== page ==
I heard the name of Sri Ramakrishna in my boyhood days, and I saw him many times in Rasmani’s temple garden from a distance. But I didn’t dare enter his room because of the large crowd. After bathing in the Ganges, I would pick some flowers and return home. However, I always felt a desire to be with the Master. From my boyhood I had no attraction for worldly things, but I had a natural affinity for the deities. After I was initiated in the sacred thread ceremony, I used to go to pick flowers regularly in the temple garden.
Subodh and his friend Kshirod first visited Ramakrishna at Dakshineswar in August 1885. They entered the room and saluted him with folded hands. Kshirod approached the Master, who was seated on his bed, but Subodh remained by the door. “Where do you come from?” asked Ramakrishna. Pointing to Subodh, the Master said: “Why is that gentleman standing so far away? Come nearer.” This encouraged Subodh to move closer. “Do you not belong to the family of Shankar Ghosh?” asked the Master.
Subodh was surprised and said, “Yes, sir, but how did you know?”
“When I was staying in Jhamapukur,” said the Master, “I often visited your home as well as your Kali temple at Thanthania. That was before you were born. I knew you would come. Well, the Divine Mother sends here those who will attain spirituality. You belong to this place.”
“Sir, if I belong to this place, why did you not call me earlier?”
Whenever I went to the Master I noticed that he talked about nothing but God and religion. He was never dry or boring. During talks on the most exalted topics he created much laughter by making jokes. One day he said: “You know there are various kinds of siddhas [perfected souls]. Do you know what siddha means? Literally, it means ‘boiled.’ As potatoes and squash become soft when boiled, so men are when perfected or illumined.”
Once I spent the night at Dakshineswar with several other disciples, and the Master had us all sit for meditation. While communing with our Chosen Deities, we often laughed and wept in ecstasy. The pure joy we experienced in those boyhood days cannot be expressed in words. Whenever I approached the Master he would invariably ask me, “Did you shed tears at the time of prayer or meditation?” And one day when I answered yes to this, how happy he was! “Tears of repentance or sorrow flow from the corners of the eyes nearest the nose,” he said, “and those of joy from the outer corners of the eyes.” Suddenly the Master asked me, “Do you know how to pray?” Saying this he flung his hands and feet about restlessly – like a little child impatient for its mother. Then he cried out: “Mother dear, grant me knowledge and devotion. I don’t want anything else. I can’t live without you.” While thus teaching us how to pray, he looked just like a small boy. Profuse tears rolled down his chest, and he passed into deep samadhi. I was convinced that the Master did that for my sake.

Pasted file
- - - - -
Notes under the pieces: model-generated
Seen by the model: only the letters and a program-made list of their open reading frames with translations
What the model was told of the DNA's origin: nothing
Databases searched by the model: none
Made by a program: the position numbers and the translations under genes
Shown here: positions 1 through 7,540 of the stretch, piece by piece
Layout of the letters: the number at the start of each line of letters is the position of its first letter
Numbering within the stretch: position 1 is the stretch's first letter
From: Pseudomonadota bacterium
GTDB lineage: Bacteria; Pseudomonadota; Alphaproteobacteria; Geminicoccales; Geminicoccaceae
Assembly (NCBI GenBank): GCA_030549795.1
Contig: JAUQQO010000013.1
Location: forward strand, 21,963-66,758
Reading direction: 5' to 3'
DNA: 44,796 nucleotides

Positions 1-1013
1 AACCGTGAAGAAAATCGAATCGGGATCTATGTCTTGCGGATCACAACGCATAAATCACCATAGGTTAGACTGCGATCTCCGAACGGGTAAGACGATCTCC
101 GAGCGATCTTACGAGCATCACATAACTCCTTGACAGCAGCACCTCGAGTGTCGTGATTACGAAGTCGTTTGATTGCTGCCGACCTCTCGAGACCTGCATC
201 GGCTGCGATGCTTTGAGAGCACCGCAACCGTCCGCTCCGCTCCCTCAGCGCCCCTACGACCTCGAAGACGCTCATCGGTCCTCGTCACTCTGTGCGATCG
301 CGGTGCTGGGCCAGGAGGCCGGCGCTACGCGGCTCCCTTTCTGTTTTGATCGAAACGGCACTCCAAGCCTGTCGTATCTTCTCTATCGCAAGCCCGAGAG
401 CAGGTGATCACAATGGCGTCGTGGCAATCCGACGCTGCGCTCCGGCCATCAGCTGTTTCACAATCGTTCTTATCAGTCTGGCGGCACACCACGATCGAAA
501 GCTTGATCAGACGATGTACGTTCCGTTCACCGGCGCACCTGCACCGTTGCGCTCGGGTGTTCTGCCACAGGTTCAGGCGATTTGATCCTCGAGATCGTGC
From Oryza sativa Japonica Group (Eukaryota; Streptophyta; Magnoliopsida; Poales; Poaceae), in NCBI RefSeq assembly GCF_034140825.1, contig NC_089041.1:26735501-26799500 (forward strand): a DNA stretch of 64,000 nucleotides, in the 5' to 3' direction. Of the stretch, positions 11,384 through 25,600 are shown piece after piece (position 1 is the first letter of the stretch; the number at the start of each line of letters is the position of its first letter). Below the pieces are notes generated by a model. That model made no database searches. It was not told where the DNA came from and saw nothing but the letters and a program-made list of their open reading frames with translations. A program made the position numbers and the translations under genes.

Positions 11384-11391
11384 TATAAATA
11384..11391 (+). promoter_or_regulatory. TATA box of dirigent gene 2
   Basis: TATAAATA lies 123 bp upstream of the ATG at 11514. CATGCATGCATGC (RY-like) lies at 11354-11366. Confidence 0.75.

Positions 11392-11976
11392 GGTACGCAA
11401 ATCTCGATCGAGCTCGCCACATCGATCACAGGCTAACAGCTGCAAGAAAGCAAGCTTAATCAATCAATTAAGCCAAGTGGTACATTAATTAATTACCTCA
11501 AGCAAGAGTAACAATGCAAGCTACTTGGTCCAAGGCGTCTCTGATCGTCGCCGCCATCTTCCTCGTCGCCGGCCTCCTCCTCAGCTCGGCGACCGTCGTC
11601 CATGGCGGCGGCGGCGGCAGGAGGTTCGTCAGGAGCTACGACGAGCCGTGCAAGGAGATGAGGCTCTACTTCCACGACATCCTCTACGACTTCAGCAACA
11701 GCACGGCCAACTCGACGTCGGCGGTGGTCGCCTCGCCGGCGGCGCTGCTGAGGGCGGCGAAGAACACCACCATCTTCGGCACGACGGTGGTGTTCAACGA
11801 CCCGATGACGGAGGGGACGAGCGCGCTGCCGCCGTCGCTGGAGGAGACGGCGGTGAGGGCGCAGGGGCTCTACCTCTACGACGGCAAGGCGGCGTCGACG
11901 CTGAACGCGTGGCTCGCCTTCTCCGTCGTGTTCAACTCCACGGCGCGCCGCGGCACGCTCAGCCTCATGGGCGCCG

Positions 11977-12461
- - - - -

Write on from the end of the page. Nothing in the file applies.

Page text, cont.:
Another day I went in the afternoon to visit the Master at Dakshineswar. Many devotees were seated in his room. After saluting the Master I sat quietly in a corner. The Master was conversing with the devotees seated on his small cot. In physical appearance he was like any other man, but his smile was something divine. I have never seen such a smile in my life. When he smiled, a wave of bliss rolled not only over his face but over his whole body. And that blissful smile would wipe out the worries and troubles of those who looked at him. His voice was so sweet and melodious that one never tired of hearing it. His eyes were keen and bright, and when he would look at a person, it seemed that he was seeing everything inside him.
I felt Sri Ramakrishna’s room vibrating with a tangible atmosphere of peace, and the devotees present seemed to be listening in blissful absorption to the words that poured from the Master’s lips. I don’t recall what he said, but I experienced tremendous joy within. For a long time I sat there, my whole attention concentrated on Sri Ramakrishna. He did not say anything to me, nor did I ask him anything. Then one by one the devotees took their leave, and suddenly I found myself alone with him. The Master was looking at me intently. I thought it was time for me to depart, so I prostrated before him. As I stood up to go, he asked: “Can you wrestle? Come, let me see how well you wrestle!” With these words he stood up, ready to grapple with me. I was surprised at this challenge. I thought to myself, “What kind of holy man is this?” But I replied, “Yes, of course I can wrestle.”
Sri Ramakrishna came closer, smiling. He caught hold of my arms and began to shove me, but I was a strong, muscular young man and I pushed him back to the wall. He was still smiling and holding me with a strong grip. Gradually I felt a sort of electric current coming out of his hands and entering into me. That touch made me completely helpless. I lost all my physical strength. I went into ecstasy, and the hair of my body stood on end. Releasing me, the Master said with a smile, “Well, you are the winner.”